Colombia Peso Bond Yields Fall to Six-Month Low on CPI Outlook
Colombia’s peso bonds rose, pushing yields on benchmark securities to a six-month low, as a decline in economists’ inflation estimates fueled demand for fixed-rate securities.
The yield on the country’s 10 percent peso-denominated debt due July 2024 fell three basis points, or 0.03 percentage point, to 7.19 percent in Bogota, according to the central bank. That’s the lowest level on a closing basis since Sept. 9. The price rose 0.273 centavo to 122.437 centavos per peso.
Economists cut their year-end inflation forecast to 3.45 percent, according to the median forecast in a central bank survey published March 9 after markets closed. The median estimate was 3.5 percent in the February survey. Inflation rose last month to 3.55 percent, from 3.54 percent in January, indicating Banco de la Republica’s nine interest rate increases since February 2011 have helped keep inflation in check as the economy expands.
“This year started out pretty benign in terms of inflation,” said Daniel Lozano, an analyst at Serfinco SA brokerage in Bogota. “Those surprises are favorable to the market, which has continued to adjust its inflation expectations.”
The gap between yields on government inflation-indexed bonds due in 2013 and similar-maturity fixed-rate debt, a gauge of annual consumer price increase expectations, fell to 3.34 percentage points today from 3.95 percentage points two months ago.
Colombian policy makers raised the overnight lending rate a quarter percentage point to 5.25 percent on Feb. 24 from a record low 3 percent last year, at a time when central banks in Brazil, Chile and Russia cut borrowing costs to shore up growth in their economies.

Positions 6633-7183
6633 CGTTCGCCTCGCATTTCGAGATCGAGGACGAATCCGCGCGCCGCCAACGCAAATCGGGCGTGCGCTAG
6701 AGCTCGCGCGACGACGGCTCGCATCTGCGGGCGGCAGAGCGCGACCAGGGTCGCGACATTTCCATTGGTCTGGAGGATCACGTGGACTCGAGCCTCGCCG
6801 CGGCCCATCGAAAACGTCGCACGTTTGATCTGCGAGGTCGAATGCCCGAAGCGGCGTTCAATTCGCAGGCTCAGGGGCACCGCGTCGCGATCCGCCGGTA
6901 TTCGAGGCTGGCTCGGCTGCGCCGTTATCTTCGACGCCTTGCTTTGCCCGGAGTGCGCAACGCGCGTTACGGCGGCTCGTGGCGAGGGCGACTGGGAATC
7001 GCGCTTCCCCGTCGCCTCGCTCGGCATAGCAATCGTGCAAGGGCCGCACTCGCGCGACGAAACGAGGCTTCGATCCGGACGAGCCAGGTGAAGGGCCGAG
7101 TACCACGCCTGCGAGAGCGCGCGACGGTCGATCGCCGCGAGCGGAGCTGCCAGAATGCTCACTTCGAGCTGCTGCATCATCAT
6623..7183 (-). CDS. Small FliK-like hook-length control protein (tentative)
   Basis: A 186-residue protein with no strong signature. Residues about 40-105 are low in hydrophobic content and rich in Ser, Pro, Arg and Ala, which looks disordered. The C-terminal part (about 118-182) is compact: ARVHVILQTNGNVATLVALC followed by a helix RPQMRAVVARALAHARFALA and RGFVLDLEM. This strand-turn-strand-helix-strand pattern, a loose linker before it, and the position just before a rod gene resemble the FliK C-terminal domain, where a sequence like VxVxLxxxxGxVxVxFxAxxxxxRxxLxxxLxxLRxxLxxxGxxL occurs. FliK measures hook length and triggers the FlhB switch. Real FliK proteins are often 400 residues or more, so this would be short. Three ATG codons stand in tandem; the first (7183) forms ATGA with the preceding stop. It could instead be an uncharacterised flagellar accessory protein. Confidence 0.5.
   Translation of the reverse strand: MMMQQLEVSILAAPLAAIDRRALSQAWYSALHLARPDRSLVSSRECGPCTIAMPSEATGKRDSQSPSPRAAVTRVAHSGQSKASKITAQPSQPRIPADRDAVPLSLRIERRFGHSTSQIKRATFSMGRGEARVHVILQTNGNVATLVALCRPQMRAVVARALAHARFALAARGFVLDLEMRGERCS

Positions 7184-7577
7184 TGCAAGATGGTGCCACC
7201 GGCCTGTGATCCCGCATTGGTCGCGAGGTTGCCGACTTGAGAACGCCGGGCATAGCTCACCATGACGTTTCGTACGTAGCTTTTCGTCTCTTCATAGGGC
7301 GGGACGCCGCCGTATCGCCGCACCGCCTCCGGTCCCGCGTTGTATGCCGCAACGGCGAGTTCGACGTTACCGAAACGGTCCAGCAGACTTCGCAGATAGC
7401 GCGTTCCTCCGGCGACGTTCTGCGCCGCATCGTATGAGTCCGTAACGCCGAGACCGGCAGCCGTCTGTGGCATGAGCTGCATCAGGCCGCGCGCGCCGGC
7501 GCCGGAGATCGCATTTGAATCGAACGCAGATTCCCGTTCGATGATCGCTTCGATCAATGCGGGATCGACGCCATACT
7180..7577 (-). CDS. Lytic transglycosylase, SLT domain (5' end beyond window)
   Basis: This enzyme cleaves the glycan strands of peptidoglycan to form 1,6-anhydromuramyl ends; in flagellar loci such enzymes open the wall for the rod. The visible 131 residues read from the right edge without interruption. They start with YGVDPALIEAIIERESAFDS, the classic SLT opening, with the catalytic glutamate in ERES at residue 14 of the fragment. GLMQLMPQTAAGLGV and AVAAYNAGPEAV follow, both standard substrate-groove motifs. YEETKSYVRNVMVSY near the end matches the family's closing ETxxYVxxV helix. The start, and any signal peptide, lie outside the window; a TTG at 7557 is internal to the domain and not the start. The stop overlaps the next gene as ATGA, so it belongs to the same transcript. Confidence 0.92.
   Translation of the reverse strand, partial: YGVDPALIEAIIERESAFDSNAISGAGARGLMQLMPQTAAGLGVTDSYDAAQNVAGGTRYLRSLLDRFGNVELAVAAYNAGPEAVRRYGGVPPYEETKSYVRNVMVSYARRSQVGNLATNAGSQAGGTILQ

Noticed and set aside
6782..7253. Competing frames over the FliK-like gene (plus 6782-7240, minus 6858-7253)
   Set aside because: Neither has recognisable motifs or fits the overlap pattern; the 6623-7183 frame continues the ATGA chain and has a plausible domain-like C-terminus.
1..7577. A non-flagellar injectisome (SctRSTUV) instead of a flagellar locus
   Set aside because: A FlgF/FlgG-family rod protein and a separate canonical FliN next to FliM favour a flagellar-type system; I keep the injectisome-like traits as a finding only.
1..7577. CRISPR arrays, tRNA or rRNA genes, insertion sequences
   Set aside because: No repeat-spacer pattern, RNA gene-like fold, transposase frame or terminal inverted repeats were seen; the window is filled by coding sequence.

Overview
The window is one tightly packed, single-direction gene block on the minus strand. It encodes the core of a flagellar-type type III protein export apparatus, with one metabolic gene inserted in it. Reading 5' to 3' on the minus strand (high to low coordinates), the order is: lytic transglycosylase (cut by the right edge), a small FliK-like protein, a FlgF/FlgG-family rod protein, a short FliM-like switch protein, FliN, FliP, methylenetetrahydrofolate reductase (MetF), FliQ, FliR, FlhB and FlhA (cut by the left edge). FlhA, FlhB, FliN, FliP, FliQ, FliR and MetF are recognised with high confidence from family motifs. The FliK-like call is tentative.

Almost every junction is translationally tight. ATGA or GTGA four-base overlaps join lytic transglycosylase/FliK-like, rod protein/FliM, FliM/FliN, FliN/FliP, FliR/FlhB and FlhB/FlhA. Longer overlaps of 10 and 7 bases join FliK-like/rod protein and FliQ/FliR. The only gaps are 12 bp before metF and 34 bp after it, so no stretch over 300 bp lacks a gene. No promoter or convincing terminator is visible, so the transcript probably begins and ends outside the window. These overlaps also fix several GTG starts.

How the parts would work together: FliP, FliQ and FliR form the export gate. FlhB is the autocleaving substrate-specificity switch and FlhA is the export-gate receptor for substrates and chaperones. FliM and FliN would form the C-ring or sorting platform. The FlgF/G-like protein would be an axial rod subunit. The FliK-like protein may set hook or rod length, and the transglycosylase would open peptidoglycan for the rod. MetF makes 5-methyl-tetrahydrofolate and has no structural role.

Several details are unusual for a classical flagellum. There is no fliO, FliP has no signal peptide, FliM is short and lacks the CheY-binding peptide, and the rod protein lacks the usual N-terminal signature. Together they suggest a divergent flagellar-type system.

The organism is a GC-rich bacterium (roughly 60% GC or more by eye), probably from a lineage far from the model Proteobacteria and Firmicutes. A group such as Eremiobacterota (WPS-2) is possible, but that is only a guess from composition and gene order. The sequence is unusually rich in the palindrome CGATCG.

Banco de la Republica will raise the key rate to 5.5 percent in the March 23 meeting and leave it at that level through the remainder of the year, according to the majority of economists in the central bank survey. The bank targets inflation between 2 percent and 4 percent.
Policy makers forecast gross domestic product in Colombia may be as high as 6 percent in 2011 and 2012. The economy expanded 7.7 percent in the third quarter from a year earlier, its fastest pace since the fourth quarter of 2006 when GDP rose 7.73 percent. The national statistics agency is scheduled to report 2011 GDP growth on March 22, a day before the central bank’s next policy meeting.
Whether or not policy makers will continue raising rates “will depend on the evaluation we make every month of future inflation, given the midpoint of our target range, and the evaluations we make about the behavior of economic growth and financial variables,” bank chief Jose Dario Uribe said March 1 in Punta del Este, Uruguay.
The peso rose 0.3 percent to 1,758.15 per U.S. dollar, from 1,763.90 yesterday. The peso has jumped 10.3 percent this year, the second-best performance, after the Mexican peso, among a basket of emerging-market currencies tracked by Bloomberg.
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